Winners Debrief: Melges 15 Winter Champs

Luke Arnone and Cameron Giblin prevailed at the Melges 15 Winter Series, proving again that consistency is key to the long game.
Luke Arnone and Cameron Giblin
Luke Arnone and Cameron Giblin, of Mantoloking YC (New Jersey), at the 2024 Melges 15 Midwinter Championship. Morgan Kinney

The 65-boat fleet at the 2023 Melges 15 Winter Series was an impressive turnout for a one-design class that’s only three years old. But that was nothing. This year, 90 boats showed up at each of the three series’ events in over three months in Jensen Beach, Florida. The class has subscoring categories for women, youth, master, grand master, mega master, and even a “couples” division, but this year’s winter series was won by a pair of recent college-sailing alumni. The transferable dinghy skills and emphasis on strong sailing fundamentals from college sailing paid off for skipper Luke Arnone and crew Cameron Giblin, from Mantoloking YC, New Jersey. The pair won two of three events, including the final Midwinter Championship, to earn the series title.

What was your strategy for winning the 90-boat Midwinter Championship?

Cameron Giblin: Consistency is really important, especially in the big fleet. You can see people put up some big numbers. We got off to a bit of a slow start ourselves, with a 14 and a 20. The racing was pretty tricky early on, but when we got settled on the second day, ­rattling off a couple of top-five finishes helped settle the score line. Sometimes you’d rather be chasing than being chased, so it was nice going into the last day with something to fight for.

Three of the races were windy, and four were light; what’s the key to being competitive in either condition?

Giblin: We really like the range because we think we’re a good combined weight and a really dynamic pair, so a lot of people are really consistent in windy or light air, but if we get three different days with three different conditions, we think we have a good combination of smarts and speed in the boat to where we can really capitalize on it.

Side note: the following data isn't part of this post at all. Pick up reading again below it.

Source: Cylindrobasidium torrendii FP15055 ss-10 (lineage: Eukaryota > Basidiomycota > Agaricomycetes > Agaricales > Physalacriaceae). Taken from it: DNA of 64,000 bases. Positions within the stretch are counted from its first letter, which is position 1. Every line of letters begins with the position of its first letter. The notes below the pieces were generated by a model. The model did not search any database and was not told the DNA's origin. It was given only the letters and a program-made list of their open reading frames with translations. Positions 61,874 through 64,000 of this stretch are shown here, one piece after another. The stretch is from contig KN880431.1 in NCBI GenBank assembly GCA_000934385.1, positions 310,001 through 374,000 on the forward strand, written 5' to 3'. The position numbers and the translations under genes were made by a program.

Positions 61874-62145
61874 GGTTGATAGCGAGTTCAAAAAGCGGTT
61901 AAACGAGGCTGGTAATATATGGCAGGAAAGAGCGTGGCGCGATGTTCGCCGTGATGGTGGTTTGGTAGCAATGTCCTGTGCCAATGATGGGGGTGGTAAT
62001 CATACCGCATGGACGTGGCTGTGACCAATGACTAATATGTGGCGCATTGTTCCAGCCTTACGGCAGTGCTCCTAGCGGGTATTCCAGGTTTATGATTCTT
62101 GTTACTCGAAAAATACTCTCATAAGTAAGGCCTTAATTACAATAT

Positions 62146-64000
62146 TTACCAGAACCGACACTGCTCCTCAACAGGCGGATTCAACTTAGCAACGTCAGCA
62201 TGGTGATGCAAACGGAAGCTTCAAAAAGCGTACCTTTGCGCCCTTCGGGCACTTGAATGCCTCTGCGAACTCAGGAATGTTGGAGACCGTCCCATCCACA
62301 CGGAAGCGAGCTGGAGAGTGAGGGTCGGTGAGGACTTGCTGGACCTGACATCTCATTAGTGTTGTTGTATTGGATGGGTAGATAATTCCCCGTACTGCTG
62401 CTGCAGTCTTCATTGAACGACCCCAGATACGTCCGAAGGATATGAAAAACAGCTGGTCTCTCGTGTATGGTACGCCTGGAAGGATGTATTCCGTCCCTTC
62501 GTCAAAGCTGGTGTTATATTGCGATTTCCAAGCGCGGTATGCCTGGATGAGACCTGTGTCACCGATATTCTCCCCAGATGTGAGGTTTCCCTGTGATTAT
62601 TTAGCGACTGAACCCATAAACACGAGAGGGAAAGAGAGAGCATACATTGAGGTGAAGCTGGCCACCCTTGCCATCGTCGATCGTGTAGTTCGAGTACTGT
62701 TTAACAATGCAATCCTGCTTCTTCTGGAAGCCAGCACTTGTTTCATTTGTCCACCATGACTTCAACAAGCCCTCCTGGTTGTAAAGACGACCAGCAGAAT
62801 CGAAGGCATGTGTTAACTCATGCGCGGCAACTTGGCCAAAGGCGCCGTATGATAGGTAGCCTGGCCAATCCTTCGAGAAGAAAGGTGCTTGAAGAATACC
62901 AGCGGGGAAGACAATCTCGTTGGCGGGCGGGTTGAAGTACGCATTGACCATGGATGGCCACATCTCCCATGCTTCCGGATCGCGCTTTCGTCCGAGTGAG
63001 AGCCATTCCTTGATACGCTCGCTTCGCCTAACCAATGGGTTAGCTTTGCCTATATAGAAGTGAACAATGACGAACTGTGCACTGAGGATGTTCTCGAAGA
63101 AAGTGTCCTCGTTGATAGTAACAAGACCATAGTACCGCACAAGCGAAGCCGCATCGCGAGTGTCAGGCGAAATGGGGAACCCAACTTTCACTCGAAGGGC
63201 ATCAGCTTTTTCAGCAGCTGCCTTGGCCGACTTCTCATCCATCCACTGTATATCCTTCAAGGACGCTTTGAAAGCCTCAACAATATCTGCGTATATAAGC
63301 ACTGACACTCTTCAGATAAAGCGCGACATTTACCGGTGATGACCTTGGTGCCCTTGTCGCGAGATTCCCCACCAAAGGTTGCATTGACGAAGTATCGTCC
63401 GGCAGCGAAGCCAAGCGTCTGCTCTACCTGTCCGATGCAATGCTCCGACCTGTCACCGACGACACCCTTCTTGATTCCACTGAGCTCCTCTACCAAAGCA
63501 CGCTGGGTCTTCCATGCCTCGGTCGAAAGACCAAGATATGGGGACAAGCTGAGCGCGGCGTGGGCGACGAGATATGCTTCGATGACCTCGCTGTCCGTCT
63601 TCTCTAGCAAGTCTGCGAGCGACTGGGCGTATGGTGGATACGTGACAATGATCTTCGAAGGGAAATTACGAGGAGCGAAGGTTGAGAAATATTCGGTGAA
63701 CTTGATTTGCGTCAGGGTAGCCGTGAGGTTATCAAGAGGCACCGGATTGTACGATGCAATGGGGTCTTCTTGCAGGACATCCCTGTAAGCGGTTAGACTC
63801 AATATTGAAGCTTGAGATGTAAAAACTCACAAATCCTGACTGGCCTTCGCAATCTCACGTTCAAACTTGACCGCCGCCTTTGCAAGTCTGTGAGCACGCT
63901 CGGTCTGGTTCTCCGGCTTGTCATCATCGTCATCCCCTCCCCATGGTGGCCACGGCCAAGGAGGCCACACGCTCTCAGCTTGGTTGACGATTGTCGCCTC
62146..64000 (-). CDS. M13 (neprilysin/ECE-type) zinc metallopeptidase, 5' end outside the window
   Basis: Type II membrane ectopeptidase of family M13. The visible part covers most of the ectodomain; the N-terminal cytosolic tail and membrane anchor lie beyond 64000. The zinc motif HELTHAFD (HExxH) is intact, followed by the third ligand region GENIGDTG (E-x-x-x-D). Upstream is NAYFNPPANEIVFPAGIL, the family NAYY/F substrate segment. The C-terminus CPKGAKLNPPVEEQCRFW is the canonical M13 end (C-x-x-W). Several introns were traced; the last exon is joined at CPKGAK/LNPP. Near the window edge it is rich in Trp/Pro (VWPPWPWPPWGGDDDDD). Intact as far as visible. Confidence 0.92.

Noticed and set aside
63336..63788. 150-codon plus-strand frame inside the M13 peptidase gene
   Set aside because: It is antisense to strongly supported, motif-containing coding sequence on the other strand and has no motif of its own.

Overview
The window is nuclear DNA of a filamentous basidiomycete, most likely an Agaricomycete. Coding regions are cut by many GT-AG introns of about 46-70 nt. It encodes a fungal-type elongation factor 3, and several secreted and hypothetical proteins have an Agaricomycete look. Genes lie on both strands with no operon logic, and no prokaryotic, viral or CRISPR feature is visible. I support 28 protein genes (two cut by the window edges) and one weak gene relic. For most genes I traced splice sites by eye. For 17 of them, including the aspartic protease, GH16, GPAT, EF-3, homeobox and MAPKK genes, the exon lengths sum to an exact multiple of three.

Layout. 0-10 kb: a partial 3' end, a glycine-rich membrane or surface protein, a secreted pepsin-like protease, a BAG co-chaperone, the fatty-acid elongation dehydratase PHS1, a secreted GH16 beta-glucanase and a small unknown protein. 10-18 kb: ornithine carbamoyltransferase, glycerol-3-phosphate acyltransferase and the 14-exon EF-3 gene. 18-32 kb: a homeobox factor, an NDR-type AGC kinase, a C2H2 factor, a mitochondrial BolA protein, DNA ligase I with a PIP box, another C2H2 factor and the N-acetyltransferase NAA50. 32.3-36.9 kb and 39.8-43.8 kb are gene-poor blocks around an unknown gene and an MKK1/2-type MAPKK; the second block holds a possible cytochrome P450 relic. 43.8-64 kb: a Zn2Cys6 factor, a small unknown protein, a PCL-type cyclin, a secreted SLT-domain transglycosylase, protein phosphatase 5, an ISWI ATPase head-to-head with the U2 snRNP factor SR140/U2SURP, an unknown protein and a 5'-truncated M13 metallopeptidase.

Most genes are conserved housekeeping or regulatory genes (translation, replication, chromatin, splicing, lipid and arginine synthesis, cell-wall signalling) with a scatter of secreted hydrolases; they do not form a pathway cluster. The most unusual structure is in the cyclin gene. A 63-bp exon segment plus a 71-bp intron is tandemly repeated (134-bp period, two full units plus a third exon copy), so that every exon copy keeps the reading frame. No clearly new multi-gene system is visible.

When you guys are ­preparing for your races, what is your ­discussion around strategy?

Luke Arnone: I feel like the game plan is always changing, especially at a venue like Jensen Beach, where we’ve gotten a little more comfortable with the conditions and we started noticing more trends. For example, really digging into the pressure instead of letting it come to you consistently paid off. It’s also a venue where the wind winds a certain direction instead of going back and forth, so digging into pressure and getting that slow shift is what has been paying off for us.

Giblin: Luke and I try to keep everything pretty light in the boat. You know, after some bad races, you can get pretty down, but that’s definitely what causes things to snowball. So we try to reset after races and just hang out, drink water, and not think about racing for a bit. Then, as soon as the Vakaros shows the countdown to a new start [Ed. Note: Vakaros electronics and its companion RaceSense race management software were used by all teams], we start looking upwind, make sure we are all good, and get the water out of the boat. Having a process where we do the same thing again and again produces repeated full results and being consistent. This is super-important over the series of events where there’s a lot of competition and variable conditions. We pretty much try to keep it as simple as possible. We’re a fast boat and we know that, so we try to stay out of the way and get in that front pack early, and then play the game from there.

You were in the top five over the course of the regatta, but you weren’t winning. Did you know you were in contention going into the last race?